The Abe administration has made some key decisions about FTAs and economic partnership agreements (EPAs). Less than two months after the administration’s formation, they decided to join the negotiations for the Trans-Pacific Partnership Agreement (TPP). They subsequently agreed on the TPP, but US President Trump decided to withdraw after his inauguration, thus leaving the matter unsettled. Even so, Japan has shown leadership and persuaded the other 11 countries to adopt the TPP11 (Comprehensive and Progressive Trans-Pacific Partnership, CPTTP). An EPA was formed with the EU in 2018 and it came into effect in February 2019.

They also succeeded in attracting tourists from abroad. The number of visitors to Japan was about 10 million in 2013 and then it rose to about 20 million in 2015 and more than 30 million in 2018. The reasons for the success were the significant relaxation of criteria for visas to visitors from Asian countries and the successive arrival of low-cost carriers (LCCs) to Narita Airport, while slots at the Haneda Airport for international flights were expanded significantly.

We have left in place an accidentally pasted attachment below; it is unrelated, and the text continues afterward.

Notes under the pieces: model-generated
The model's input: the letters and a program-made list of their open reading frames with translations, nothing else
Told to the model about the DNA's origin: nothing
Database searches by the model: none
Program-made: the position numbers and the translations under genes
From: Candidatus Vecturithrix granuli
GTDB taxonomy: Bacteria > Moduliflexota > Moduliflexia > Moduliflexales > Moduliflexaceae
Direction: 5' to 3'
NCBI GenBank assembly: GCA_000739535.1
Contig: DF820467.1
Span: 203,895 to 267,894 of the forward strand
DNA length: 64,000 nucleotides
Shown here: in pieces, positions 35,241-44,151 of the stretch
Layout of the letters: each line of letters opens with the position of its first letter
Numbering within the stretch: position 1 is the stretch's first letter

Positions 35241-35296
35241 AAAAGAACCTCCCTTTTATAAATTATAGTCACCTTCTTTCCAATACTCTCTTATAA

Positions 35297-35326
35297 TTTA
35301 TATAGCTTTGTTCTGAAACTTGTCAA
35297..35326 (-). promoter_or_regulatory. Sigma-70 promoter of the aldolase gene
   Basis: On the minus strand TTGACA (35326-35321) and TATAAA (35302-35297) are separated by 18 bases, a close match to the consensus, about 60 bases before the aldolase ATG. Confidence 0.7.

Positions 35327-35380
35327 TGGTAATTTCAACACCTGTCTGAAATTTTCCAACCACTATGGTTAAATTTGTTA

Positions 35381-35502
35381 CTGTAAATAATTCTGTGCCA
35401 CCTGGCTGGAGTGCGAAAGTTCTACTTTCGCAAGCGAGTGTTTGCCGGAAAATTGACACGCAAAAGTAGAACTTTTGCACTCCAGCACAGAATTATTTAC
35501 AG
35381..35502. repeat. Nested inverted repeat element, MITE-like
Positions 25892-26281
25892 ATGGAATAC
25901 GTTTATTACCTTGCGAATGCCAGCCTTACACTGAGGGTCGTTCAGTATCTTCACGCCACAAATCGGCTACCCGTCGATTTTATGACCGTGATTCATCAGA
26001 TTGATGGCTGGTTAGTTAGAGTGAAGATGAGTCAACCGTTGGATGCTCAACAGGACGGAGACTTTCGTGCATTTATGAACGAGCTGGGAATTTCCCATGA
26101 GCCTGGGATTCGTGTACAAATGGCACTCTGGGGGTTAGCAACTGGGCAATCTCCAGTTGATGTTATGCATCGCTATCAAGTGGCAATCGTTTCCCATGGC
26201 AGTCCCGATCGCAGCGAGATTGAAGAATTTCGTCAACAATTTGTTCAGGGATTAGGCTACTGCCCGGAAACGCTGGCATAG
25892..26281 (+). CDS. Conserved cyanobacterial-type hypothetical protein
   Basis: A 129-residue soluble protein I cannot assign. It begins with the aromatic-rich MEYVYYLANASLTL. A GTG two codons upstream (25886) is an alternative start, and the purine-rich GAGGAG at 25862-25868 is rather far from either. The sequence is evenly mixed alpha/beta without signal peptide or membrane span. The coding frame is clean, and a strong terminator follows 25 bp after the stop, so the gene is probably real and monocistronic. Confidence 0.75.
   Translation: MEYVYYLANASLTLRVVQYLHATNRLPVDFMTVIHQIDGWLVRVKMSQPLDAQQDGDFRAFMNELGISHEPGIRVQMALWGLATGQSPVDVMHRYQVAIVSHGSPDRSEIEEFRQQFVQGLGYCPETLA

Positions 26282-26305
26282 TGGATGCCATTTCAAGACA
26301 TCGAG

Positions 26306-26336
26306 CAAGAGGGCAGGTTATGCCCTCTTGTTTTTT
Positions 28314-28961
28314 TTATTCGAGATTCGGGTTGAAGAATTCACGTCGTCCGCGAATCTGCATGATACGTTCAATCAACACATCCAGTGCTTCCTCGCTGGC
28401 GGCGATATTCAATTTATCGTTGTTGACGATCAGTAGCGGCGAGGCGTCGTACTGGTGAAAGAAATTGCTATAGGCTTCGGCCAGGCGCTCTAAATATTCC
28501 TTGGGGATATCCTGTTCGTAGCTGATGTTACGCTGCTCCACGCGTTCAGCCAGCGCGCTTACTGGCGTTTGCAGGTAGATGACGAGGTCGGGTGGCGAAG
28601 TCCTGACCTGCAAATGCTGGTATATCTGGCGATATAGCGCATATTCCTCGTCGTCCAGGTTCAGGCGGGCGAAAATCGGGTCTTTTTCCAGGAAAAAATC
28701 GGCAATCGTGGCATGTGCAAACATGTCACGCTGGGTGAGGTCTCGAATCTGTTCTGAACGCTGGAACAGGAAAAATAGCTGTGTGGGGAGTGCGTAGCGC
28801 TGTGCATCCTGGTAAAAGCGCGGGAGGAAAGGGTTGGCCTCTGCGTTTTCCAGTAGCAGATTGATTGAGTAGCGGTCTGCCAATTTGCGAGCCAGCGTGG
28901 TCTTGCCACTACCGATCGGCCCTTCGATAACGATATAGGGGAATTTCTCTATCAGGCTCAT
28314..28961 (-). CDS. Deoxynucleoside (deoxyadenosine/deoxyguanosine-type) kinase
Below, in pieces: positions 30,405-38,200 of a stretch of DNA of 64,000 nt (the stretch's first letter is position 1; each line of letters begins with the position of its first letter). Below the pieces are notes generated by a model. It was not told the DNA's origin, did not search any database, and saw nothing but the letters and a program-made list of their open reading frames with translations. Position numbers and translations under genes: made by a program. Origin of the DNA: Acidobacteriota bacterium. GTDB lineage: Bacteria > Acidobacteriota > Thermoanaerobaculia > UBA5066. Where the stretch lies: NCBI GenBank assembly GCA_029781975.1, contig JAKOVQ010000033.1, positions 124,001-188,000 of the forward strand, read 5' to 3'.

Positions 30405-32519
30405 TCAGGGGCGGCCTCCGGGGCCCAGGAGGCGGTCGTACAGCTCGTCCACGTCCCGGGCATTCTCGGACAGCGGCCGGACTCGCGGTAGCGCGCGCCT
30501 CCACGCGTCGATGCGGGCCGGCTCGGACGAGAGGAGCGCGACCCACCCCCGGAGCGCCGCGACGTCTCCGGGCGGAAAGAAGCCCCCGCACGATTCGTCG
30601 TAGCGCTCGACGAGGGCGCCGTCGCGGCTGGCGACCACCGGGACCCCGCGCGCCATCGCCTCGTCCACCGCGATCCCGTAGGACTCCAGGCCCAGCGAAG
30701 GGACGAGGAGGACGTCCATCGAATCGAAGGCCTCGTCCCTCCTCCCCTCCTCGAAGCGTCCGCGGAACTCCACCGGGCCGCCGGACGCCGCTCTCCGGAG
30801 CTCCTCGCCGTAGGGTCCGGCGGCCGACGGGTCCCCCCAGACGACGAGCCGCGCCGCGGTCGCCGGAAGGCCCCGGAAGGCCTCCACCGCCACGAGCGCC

Another success story is the womenomics, which increased the female employment rate. The M-shaped curve, which describes a drop in employment rate among women during child-bearing and -caring ages, had disappeared almost completely by 2020.

There is one thing I would like to add with regard to these success stories. All of these examples of successful growth strategy were actually discussed by the Council on Economic and Fiscal Policy during the first Abe administration and the Fukuda administration (2006–2008). The reinternationalization of Haneda Airport was decided after persuading the Ministry of Land, Infrastructure, and Transport. The importance of FTAs and other agreements was also discussed.